Colombo: Scholars worried about India’s northern canal
by Arundathie Abeysinghe

If it goes ahead, the project would allow large ships to bypass sailing around Sri Lanka, thus reducing fuel costs; it would also allow India to enhance its geopolitical position. However, experts warn that the project’s environmental risks have been underestimated.

Colombo (AsiaNews) – A proposed shipping route between India and Sri Lanka will have a strong environmental impact on the island nation, according to environmentalists.

Called the Sethusamudram Shipping Canal Project (SSCP), it should go through the Palk Strait that separates the southernmost tip of India, in Tamil Nadu, from Sri Lanka.

At present, large ships have to sail around the island since the strait has a depth of less than 10 metres, and in one point called Adam's bridge or Rama bridge (Rama Setu), a strip of land had once united the two countries.

On 12 January, Tamil Nadu's State Assembly urged India’s central government to implement the project after years of hesitation.

For several scholars who spoke to AsiaNews, “creating a canal in the shallow sea dividing the two countries would save on coast-to-coast journey time and promote development of Tamil Nadu.”

At present, the distance between Cape Comorin and Chennai is 755 nautical miles and this would be cut to 402, with 36 hours shaved off travelling time, with savings in fuel costs.

The SSCP would become one of the most strategic and busy sea routes in the world, enhancing India’s geopolitical position.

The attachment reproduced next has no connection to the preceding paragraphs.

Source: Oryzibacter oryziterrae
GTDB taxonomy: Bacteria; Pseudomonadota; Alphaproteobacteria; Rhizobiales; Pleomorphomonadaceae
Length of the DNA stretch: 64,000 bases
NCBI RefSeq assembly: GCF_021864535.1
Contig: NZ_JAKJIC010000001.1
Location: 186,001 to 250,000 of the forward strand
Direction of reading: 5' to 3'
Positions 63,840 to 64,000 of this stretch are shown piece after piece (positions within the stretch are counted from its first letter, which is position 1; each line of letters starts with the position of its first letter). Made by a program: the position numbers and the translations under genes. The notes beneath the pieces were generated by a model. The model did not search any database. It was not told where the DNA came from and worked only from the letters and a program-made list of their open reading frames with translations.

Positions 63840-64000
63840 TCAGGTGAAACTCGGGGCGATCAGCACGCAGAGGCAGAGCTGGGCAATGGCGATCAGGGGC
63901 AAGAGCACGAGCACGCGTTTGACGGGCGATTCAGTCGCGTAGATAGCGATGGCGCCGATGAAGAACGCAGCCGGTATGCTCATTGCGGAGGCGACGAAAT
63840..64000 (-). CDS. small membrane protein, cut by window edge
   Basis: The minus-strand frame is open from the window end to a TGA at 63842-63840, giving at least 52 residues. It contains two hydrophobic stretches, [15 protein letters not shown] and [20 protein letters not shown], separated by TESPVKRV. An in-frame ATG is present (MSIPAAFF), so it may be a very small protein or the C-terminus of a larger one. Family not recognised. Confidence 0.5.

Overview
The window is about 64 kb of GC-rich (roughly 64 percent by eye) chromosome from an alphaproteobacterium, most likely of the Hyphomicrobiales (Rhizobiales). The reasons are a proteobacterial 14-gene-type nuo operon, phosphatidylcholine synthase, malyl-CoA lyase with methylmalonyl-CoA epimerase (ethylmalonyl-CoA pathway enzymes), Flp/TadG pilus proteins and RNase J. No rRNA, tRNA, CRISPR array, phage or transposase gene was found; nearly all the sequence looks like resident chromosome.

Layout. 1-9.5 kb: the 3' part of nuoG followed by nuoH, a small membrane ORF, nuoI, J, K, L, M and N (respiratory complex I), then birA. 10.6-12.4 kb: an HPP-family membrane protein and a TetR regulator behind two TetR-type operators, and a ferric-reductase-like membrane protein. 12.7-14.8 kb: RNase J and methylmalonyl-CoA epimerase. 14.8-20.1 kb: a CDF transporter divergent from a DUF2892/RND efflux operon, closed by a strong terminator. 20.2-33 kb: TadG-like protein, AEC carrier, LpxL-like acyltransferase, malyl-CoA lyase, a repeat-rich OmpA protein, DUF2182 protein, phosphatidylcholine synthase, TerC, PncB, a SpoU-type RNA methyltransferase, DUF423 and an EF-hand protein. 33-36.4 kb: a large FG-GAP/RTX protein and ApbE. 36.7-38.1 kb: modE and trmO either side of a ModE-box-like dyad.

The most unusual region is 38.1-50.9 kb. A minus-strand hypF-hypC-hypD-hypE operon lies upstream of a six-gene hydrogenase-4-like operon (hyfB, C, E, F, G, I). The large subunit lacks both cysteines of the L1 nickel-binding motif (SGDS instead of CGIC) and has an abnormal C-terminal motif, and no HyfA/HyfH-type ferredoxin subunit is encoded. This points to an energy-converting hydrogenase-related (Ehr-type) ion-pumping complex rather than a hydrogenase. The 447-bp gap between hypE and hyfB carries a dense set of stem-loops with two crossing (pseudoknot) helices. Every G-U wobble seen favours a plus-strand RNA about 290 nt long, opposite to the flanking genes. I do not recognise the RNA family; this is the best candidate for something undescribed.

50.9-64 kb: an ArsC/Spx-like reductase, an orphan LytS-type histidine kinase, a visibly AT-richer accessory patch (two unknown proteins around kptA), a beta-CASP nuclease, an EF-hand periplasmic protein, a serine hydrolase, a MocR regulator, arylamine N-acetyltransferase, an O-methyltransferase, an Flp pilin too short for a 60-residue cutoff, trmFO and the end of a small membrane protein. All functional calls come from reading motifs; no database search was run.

Currently, ships sailing from India’s west coast and western countries to the east coast of India, Bangladesh and China have to go  around Sri Lanka.

“Sri Lanka has an environmental impact assessment procedure for coastal conservation,” said ecologist Manishka Ranaraja; “yet, SSCP was not brought under its jurisdiction as it (the project) was to be within India’s territorial waters”.

While “the environment impact assessment (EIA) project carried out by India alluded to Sri Lanka,” it was “only in passing;” hence, “Sri Lankan environmental groups call for a joint Indo-Lankan environmental and a social impacts assessment.”

Research published in 2016 by General Sir John Kotelawala Defence University, which is run by Sri Lankan Ministry of Defence, looked at the canal’s environmental impact.

It concluded that the Indian research neglected “the latest studies carried out by specialist groups on sedimentation dynamics in the Palk Bay”, overlooking the “major risks inherent in that cyclone-prone area.”

Researchers cited Article 15 of the 1992 Rio Declaration on Environment and Development and emphasised the need to protect the environment and apply precautionary measures.

In 2005, Sri Lanka sought to set up a standing joint mechanism for information exchange on SSCP with a joint database on hydrodynamic modelling, environmental measures, and impact on fish resources.

For scholars, the proposed project violates the UN Convention on the Law of the Sea (UNCLOS) and  Sri Lanka could resort to it for redress, if the SSCP is implemented.

The Palk Strait is home to “over 3,600 species of plants and animals, including 117 types of corals, 17 types of mangroves, sea turtles, whales, and dolphins, said scholar Shirantha Weerakoon.

“Dredging the channel could stir up silt and toxins found in the seabed, affecting marine life. The SSCP presents important problems that should not be ignored.”